A $31.5 billion takeover of O2, the largest merger in the telecommunications industry in Europe in five years, was announced by Telefonica SA of Spain. O2, based in Slough, England, was spun off in 2001 by the former phone monopoly BT Group. In August, it was the object of an unsuccessful joint takeover attempt by Germany's Deutsche Telekom and KPN, the largest phone company in the Netherlands. Telefonica previously has built most of its business in Central and South America.
In other merger news:
• Ferry and port operator Peninsular and Oriental Steam Navigation Co. (P&O) confirmed a buyout approach that published reports put at $5.3 billion. P&O didn't identify the potential buyer, but The Wall Street Journal said it is Dubai Port World, which is owned by the government of the United Arab Emirates. P&O is based in London and owns 27 shipping terminals around the world.
• Pharmaceutical giant Novartis said it will pay $5.1 billion for the 58 percent of troubled biotechnology company Chiron Corp. of Emeryville, Calif., that it doesn't already own. The latter made headlines last fall when its flu vaccine plant in Britain was ordered to close due to contamination concerns, keeping almost half of the annual US supply from reaching the market.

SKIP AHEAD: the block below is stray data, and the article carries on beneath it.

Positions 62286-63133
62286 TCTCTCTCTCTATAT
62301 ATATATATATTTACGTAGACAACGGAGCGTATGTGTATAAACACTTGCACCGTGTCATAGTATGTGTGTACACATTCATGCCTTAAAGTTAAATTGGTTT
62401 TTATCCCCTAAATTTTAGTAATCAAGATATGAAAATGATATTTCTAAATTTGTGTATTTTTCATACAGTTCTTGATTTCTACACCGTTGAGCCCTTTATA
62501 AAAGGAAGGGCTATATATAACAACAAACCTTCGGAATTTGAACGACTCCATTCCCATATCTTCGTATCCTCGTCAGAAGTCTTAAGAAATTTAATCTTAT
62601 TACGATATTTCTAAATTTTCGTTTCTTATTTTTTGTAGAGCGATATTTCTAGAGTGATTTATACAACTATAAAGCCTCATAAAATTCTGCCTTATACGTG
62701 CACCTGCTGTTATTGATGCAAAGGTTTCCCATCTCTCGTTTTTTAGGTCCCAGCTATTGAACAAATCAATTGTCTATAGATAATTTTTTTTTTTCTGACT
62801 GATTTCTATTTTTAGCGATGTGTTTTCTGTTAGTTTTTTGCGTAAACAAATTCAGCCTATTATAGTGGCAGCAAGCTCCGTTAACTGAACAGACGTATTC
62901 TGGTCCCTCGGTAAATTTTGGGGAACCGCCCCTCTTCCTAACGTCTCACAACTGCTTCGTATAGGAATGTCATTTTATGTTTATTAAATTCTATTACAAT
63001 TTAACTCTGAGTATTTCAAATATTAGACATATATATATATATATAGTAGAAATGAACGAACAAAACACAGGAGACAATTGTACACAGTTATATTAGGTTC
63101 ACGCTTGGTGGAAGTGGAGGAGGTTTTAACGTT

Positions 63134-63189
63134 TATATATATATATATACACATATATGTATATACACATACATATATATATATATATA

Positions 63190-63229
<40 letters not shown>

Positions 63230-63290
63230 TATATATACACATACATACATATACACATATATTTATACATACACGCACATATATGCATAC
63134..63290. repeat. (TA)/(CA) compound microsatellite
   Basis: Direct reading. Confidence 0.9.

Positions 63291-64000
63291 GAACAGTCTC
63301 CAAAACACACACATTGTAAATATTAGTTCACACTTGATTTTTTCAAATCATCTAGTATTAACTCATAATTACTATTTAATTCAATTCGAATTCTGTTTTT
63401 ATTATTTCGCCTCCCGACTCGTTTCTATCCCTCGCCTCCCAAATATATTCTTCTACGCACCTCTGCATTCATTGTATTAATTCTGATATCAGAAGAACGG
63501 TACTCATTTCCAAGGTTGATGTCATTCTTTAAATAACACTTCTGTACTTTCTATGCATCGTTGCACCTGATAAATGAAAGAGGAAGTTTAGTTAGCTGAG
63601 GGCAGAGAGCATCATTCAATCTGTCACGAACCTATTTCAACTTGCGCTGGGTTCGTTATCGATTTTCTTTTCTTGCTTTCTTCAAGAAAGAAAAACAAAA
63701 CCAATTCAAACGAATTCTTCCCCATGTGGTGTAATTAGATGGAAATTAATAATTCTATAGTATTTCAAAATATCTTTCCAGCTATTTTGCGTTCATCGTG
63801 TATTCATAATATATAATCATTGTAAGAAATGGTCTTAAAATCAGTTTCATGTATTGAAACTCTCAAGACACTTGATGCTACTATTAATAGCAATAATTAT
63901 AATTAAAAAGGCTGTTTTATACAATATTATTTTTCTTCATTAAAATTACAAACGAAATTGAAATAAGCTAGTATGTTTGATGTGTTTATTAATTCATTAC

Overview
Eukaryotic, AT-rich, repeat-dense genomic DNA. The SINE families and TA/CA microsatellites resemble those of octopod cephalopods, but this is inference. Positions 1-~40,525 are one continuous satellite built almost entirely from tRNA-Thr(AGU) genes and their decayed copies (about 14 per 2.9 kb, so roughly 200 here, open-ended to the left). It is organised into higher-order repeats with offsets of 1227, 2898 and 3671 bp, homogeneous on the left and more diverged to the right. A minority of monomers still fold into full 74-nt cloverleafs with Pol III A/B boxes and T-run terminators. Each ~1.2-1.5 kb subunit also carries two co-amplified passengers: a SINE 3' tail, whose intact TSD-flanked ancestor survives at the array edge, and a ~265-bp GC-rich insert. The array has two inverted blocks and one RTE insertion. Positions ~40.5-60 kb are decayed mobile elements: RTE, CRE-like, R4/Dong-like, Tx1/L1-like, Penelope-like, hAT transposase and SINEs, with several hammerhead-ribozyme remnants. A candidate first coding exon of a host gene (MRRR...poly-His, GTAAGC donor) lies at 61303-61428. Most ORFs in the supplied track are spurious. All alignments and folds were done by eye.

• Bon-Ton Stores, a 16-state chain is expected to double its holdings by buying the northern store group of Saks Inc. for $1.1 billion, The Wall Street Journal reported.
• Susquehanna Pfaltzgraff of York, Pa., announced the sale of the nation's largest privately owned radio system for $1.2 billion to Cumulus Media, Bain Capital, the Blackstone Group, and Thomas Lee Partners. The company will also sell its cable operations to Comcast Corp.
• Australian Gas Light Co. said it is buying the hydro- and wind-power operations of New Zealand's Meridian Energy for $1.05 billion.
Infineon Technologies, the largest manufacturer of chips in Europe, reached agreement on a new contract with the powerful union IG Metall that will end a strike and enable it to close an outdated plant in Perlach, Germany. The closure is expected to result in the loss of about 800 jobs.
Autoliv Inc., the world's leading maker of seat belts and air bags for cars, said it will shut its factory in Campbellfield, Australia, and shift production to China. The move is expected to save $2 million a year while costing 565 employees their jobs. Autoliv is based in Stockholm.